Last week twenty-four adult learners from across the country gathered at Samford University in Birmingham Alabama to learn about doing Scottish research. See the June 4 blog entry for a full list of topics. Old friends reconnected, new friendships were made and all learned from the wealth of experience in the class. Here is a photograph of the class participants taken on the Friday morning on the steps behind out building.
The Scottish track was one course in ten that brought nearly 300 instructors and students from across the US and Canada. If you want to improve your genealogy skills check out the institute at next years event June 8-13
The Scots: A Photohistory. By Murray MacKinnon and Richard Oram. Published by Thames & Hudson, 500 Fifth Ave., New York NY 10110. http://www.thamesandhudsonusa.com . 2003 hbk, 2012 sbk. 224 pp. Illustrations, index. Hbk $40, Sbk $21.95
If you have ancestors living in Scotland after the invention of photography in 1839 you will like this book. The introduction to the book creates the big picture highlighting the major events in Scotland during the nineteenth century: repression, clearance and revival in Gaelic speaking areas; highland life and the 1886 Crofters Act; the rise and decline of industrialization and urbanization in the Lowlands; issues within the church with schism and revival to irrelevance; shifting politics from conservatism, to liberal and radical.
The following chapters portray: people; places, coastal and rural life; work and industry; transport; sport and leisure. The majority of the images are sepia-toned albumin prints, but most 19th century types of images are included. The images selected are the best of the best in terms of clarity, composition and quality.
It was for the abundant excellent images and good captions that I purchased this book. The surprise was the quality and clarity of the accompanying text. The authors do an excellent job of describing how and in what ways life was changing in Scotland. The authors show the interconnectedness between events and the ripple effects of changes in society. One example is the 1843 Disruption of the Church of Scotland destroying the seamless join between Church and State; resulting by 1845 in new parochial boards being created to administer poor relief and by1861 the Church losing its legal powers over schools.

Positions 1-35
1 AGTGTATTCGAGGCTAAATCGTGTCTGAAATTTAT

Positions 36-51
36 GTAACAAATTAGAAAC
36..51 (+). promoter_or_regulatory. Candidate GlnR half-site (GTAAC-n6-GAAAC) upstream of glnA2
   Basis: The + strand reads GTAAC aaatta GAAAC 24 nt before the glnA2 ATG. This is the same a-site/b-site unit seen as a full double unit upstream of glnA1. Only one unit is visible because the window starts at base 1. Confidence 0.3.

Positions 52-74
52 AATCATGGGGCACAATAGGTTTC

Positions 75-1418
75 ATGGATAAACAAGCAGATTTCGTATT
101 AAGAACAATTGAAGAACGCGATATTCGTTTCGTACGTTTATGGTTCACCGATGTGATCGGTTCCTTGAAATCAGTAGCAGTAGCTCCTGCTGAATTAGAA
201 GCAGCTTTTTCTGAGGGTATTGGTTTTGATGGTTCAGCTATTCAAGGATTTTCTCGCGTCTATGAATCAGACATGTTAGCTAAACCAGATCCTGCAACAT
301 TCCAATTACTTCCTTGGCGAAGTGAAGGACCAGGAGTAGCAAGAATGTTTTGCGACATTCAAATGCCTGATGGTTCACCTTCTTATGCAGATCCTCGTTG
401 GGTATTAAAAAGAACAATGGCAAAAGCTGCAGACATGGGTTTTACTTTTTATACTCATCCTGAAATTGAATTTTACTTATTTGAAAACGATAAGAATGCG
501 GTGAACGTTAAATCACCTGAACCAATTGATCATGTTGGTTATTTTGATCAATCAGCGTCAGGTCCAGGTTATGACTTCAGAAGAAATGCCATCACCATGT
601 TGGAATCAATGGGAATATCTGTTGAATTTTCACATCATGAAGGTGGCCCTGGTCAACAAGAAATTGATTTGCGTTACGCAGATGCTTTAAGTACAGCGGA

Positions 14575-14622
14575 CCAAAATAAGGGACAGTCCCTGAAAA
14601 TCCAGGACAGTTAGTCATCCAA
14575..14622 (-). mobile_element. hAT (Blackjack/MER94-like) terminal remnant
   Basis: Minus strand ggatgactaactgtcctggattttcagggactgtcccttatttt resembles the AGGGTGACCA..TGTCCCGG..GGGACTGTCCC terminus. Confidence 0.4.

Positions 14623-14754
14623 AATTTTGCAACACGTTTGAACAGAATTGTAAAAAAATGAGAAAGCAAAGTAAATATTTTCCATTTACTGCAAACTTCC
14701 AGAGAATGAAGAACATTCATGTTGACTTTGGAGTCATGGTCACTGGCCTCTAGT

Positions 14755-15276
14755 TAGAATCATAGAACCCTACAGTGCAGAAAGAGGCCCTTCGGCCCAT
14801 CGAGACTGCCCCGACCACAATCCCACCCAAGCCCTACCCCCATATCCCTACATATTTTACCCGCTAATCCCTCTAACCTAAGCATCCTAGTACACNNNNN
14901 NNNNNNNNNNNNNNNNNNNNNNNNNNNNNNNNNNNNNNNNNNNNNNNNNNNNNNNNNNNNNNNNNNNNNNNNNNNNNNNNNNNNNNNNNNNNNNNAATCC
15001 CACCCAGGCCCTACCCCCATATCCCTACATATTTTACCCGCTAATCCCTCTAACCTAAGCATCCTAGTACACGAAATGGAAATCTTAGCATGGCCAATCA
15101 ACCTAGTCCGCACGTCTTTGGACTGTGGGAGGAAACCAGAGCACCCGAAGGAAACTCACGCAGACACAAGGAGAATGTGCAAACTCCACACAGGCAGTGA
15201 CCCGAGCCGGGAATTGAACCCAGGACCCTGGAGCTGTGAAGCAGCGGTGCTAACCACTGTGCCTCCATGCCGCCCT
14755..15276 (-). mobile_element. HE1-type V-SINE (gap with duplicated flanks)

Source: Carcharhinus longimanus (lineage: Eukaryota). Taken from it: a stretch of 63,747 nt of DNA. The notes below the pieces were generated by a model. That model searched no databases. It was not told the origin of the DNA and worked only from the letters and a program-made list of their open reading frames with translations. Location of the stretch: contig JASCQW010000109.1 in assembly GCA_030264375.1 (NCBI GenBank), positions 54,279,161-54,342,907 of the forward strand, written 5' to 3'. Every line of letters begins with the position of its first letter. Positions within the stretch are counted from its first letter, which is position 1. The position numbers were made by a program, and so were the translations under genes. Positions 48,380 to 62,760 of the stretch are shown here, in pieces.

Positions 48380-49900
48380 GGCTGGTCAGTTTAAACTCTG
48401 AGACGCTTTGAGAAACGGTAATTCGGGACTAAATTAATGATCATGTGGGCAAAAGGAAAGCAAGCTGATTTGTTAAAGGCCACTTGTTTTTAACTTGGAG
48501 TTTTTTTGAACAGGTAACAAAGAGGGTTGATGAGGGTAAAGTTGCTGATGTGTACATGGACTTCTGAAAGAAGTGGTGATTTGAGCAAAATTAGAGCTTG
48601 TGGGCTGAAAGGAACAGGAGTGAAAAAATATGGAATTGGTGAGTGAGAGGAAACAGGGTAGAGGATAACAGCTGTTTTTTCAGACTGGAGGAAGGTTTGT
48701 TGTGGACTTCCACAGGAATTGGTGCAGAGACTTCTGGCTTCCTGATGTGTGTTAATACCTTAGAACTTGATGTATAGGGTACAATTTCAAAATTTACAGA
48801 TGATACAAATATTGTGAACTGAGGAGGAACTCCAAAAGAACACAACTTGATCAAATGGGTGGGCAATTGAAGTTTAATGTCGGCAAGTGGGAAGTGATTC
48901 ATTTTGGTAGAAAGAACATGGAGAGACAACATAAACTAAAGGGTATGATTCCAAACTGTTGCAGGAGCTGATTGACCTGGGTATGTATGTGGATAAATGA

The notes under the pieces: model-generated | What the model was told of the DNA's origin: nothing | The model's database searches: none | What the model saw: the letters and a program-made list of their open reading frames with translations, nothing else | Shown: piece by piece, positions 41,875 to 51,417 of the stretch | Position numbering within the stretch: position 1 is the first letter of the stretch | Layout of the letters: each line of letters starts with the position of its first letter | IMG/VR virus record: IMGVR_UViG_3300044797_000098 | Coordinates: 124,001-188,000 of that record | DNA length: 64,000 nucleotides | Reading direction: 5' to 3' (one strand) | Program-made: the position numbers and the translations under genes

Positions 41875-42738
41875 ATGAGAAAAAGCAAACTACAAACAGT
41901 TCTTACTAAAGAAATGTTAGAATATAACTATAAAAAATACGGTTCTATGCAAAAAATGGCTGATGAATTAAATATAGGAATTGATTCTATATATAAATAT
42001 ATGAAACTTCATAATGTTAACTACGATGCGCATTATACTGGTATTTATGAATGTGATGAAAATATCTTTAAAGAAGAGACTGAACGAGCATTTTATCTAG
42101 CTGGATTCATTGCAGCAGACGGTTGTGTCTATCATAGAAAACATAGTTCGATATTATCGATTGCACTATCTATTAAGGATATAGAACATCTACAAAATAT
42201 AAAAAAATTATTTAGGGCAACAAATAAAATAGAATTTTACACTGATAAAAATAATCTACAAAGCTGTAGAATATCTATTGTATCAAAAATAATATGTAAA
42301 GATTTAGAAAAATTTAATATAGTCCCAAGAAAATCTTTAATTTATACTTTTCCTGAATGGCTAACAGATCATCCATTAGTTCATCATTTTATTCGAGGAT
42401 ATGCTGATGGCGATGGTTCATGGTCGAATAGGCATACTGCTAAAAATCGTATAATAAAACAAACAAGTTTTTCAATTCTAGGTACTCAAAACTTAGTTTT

This book is a pleasure to read and to look at. It is highly recommended if you have Scottish ancestry from the 1830s up through the end of WWI.
Institute of Genealogy and Historical Research, June 9-14 at Samford University, Birmingham Alabama.
I am excited as next week I get to teach a whole week course on Scottish Research. IGHR as it is more familiarly known is the longest running Genealogical Institute in North America, and possibly the world. It has been operating for over 45 years. There are 10 education tracks running simultaneously. Courses for England, Scotland and Ireland are offered on a three year cycle. I coordinate and teach the English and Scottish courses, while David Rencher, the Chief Genealogical Officer for FamilySearch teaches the Irish course.
This will be an intense week for the 25 adult learners in the class. 19 lectures with computer class time over the 4.5 days of the Institute.
• Scotland — Definitions, Sources, Repositories and Processes
• Scottish Emigration to North America
• History of Scotland
• Scotland — Internet: Commercial Sites
• Scotland — Internet: Free Sites
• Find the Correct Place: Maps and Gazetteers
• Civil Registration
• Making Sense of the Census
• Church Records for B/M/D
• Kirk Session and Poor Relief Records
• Inheritance: Wills and Executries
• Inheritance and Transfer of Land/Buildings
• Burghs and Their Records
• Occupation Records
• Scots in the British Military (2 sessions)
• Overlooked Sources: 17th and 18th Centuries
• Overlooked Sources: 19th and 20th Centuries
• Planning your Trip to Scotland
Think about IGHR for your future educational needs as it is too late to register for this year
I gave four lectures last weekend in Rochester, New York and got a number of questions about tracing Huguenots in England and Ireland, thus I thought appropriate to share this review.
Tracing Your Huguenot Ancestors: A Guide for Family Historians. By Kathy Chater. Published by Pen & Sword Family History, 47 Church Street, Barnsley, South Yorkshire S70 2AS, UK. www.pen-and-sword.co.uk. £12.99. US Distributor: Casemate Publishing, 1016 Warrior Road, Drexel Hill, PA 19026. www.casemateathena.com. US$24.95. Australia sales from Gould Genealogy and History. www.gould.com.au. AUS$29.95. 2012. 152 pp. Illustrations, index. Softcover.
Between the sixteenth and eighteenth centuries many thousands of Protestants fled religious persecution in France and the Low Countries (modern day Belgium, Netherlands and Luxemburg). They settled in the German Protestant States and the British Isles, some permanently while others later migrated to North America, the West Indies, South Africa and Australia. The book opens with a very good summary of the wars and religious conflict that led to these migrations, reminding us just how important religion was in the lives of our ancestors.